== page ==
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Lyman Family Papers

Identifier: MS-31

Scope and Contents

The bulk of the collection is comprised of correspondence between member of the Lyman family and their friends between the years of 1846 to 1883. The papers appear to have come to Pacific University via the estate of the elder Reverend Horace Lyman; nearly all the material is addressed either to him or his immediate family members. Many of the personal letters demonstrate the efforts by various family members in Vermont, Massachusetts and Michigan to stay in touch with their far-off relatives in the Oregon territory. Some of them also illuminate what living conditions were like in Oregon during the mid-nineteenth century. One notable letter from an unidentified woman in Salem comments on race relations between black and white community members during the Civil War. Other letters testify to the difficulties in securing work and funding for educational and missionary activities on the frontier. Some aspects of student and faculty life at Pacific University in the 1860s-1880s are likewise apparent in the letters. In addition to the letters, the collection also includes several printed ephemeral items and photographs of family members.


  • 1846-1883


Conditions Governing Access

Collection is open for research.

Conditions Governing Use

Pacific University owns the copyright to some, but not all, of the materials housed in its archives. Copyright for materials authored or otherwise produced as official business of Pacific University is retained by Pacific University and requires its permission for publication. Copyright status for other collection materials varies. Transmission or reproduction of materials protected by U.S. Copyright Law (Title 17, U.S.C.) beyond that allowed by fair use requires the written permission of the copyright owners. Works not in the public domain cannot be commercially exploited without permission of the copyright owners. Responsibility for any use rests exclusively with the user.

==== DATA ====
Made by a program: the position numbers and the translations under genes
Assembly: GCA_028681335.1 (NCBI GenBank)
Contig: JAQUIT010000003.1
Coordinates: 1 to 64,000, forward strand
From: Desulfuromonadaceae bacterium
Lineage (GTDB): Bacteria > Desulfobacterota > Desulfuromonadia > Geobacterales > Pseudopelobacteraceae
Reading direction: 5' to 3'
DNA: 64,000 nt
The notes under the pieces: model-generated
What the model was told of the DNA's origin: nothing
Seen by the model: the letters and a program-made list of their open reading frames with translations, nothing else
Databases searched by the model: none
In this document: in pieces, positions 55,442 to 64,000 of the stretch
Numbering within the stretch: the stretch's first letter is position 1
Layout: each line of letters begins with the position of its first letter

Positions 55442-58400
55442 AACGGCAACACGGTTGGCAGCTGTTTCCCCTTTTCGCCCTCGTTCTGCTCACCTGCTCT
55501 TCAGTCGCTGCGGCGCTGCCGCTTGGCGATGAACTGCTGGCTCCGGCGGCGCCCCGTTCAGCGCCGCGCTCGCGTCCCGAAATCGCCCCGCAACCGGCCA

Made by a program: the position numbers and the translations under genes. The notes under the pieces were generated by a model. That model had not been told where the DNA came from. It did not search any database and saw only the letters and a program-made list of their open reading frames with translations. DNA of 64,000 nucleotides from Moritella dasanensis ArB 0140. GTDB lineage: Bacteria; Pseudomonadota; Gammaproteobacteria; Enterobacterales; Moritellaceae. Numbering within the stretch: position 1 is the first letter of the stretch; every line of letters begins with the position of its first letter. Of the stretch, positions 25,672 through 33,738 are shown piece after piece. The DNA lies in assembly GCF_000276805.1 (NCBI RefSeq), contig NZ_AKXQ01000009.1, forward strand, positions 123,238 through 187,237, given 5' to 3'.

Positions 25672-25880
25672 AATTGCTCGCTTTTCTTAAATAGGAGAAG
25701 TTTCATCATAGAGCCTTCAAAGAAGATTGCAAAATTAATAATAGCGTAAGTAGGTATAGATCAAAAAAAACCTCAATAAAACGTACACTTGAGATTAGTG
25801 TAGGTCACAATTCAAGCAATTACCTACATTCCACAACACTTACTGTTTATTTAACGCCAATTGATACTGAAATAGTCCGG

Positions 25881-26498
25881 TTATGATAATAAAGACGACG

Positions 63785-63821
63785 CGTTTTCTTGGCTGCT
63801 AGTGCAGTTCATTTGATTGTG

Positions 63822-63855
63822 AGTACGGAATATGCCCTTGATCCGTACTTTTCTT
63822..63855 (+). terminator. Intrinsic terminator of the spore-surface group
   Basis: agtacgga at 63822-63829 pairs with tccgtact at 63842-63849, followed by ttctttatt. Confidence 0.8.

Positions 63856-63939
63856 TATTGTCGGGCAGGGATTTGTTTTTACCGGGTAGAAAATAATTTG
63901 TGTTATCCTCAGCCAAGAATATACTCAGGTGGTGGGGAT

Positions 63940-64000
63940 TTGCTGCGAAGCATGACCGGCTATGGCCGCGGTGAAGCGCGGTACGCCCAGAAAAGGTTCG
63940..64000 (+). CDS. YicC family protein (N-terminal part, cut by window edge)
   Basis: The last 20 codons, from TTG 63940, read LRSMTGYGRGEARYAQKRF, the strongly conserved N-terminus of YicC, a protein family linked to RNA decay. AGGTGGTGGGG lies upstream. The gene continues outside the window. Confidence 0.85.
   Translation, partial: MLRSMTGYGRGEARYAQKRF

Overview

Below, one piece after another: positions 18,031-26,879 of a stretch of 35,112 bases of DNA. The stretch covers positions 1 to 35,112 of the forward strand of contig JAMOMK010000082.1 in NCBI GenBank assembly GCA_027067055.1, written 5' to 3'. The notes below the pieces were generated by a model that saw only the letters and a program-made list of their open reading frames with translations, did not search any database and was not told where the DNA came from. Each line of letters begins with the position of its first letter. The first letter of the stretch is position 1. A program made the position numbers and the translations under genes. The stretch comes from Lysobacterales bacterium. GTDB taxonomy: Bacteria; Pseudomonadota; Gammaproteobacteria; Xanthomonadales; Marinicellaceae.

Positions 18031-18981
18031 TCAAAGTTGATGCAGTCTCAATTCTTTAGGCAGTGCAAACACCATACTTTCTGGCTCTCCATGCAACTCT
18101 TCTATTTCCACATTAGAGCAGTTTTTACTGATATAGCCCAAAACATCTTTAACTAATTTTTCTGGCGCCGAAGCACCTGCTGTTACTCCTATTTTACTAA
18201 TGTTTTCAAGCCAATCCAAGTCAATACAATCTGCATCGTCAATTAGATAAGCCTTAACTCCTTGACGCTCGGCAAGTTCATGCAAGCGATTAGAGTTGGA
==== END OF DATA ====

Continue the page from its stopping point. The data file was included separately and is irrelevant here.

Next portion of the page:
Biographical Note

The Lymans were a family of early Oregon settlers who were active in missionary, educational and literary activities. The elder Reverend Horace Lyman was born in 1815 in East Hampton, Massachusetts. He graduated from Williams College and obtained a graduate degree from Andover Theological Seminary in 1846. He left for the West Coast under the auspices of the American Home Missionary Society. Together with his wife, Mary Denison of Vermont, he made the long journey to San Francisco by ship. After spending about one year teaching in San Jose, California, fellow Congregationalist missionary George Atkinson invited him to Oregon. The Lymans arrived in Portland in 1849, founding the city's First Congregational Church there. Horace Lyman served as the church's first pastor, and also founded another church and school near Dallas, Oregon. In 1857, the Lymans moved to the town of Forest Grove on the invitation of Sidney H. Marsh, who was the president of Pacific University. Reverend Lyman taught ancient history, mathematics, English literature and rhetoric there for about twenty years. Mary Denison Lyman died in 1874, and Reverend Lyman followed her in 1887.

Horace and Mary Denison had several children. William Denison Lyman, was born in 1852. He graduated from Pacific University in 1873 and taught there from 1877-1887. He later became a professor at Whitman College and published several books. The bulk of William Denison Lyman's papers are preserved at Whitman College.

Another son, Horace Sumner Lyman was born on December 18, 1855. A childhood malady required him to use crutches throughout his life. After graduating from Pacific University in 1878 with a classical education, Horace S. Lyman went to study at Oberlin College, and then returned to Portland, Oregon. He worked as a pastor, an author, and an educator. Among his writings were the four-volume "History of Oregon" and portions of "The History of Oregon and its Indian Wars." He was a newspaper editor in Portland from 1885-1889. After 1889, he lived on a farm in Clatsop County and served as its superintendent of schools. He died after a short illness on December 22, 1904. Additional papers of Horace Sumner Lyman can be found in the Denver Public Library Archives.

The Lymans had two other recorded children: Sarah, born about 1851; and Mary Frances, born about 1858. Sarah appears not to have married and her occupation is unknown. Mary Frances graduated from Pacific University in 1878 and married, becoming Mary Frances McCoy.


1 Cubic Feet (1 box)

Language of Materials



The Lymans were a family of early Oregon settlers who were active in missionary, educational and literary activities. The bulk of the collection is comprised of correspondence between member of the Lyman family and their friends between the years of 1846 to 1883.


No accruals are expected.


Guide to the Lyman Family Papers
Jessie Sweeney
Description rules
Describing Archives: A Content Standard
Language of description
Script of description
Code for undetermined script
Language of description note
Finding aid written in English.
Sponsored by a grant from the National Historical Publications and Records Commission

Repository Details

Part of the Pacific University Archives Repository

2043 College Way
Forest Grove OR 97116 United States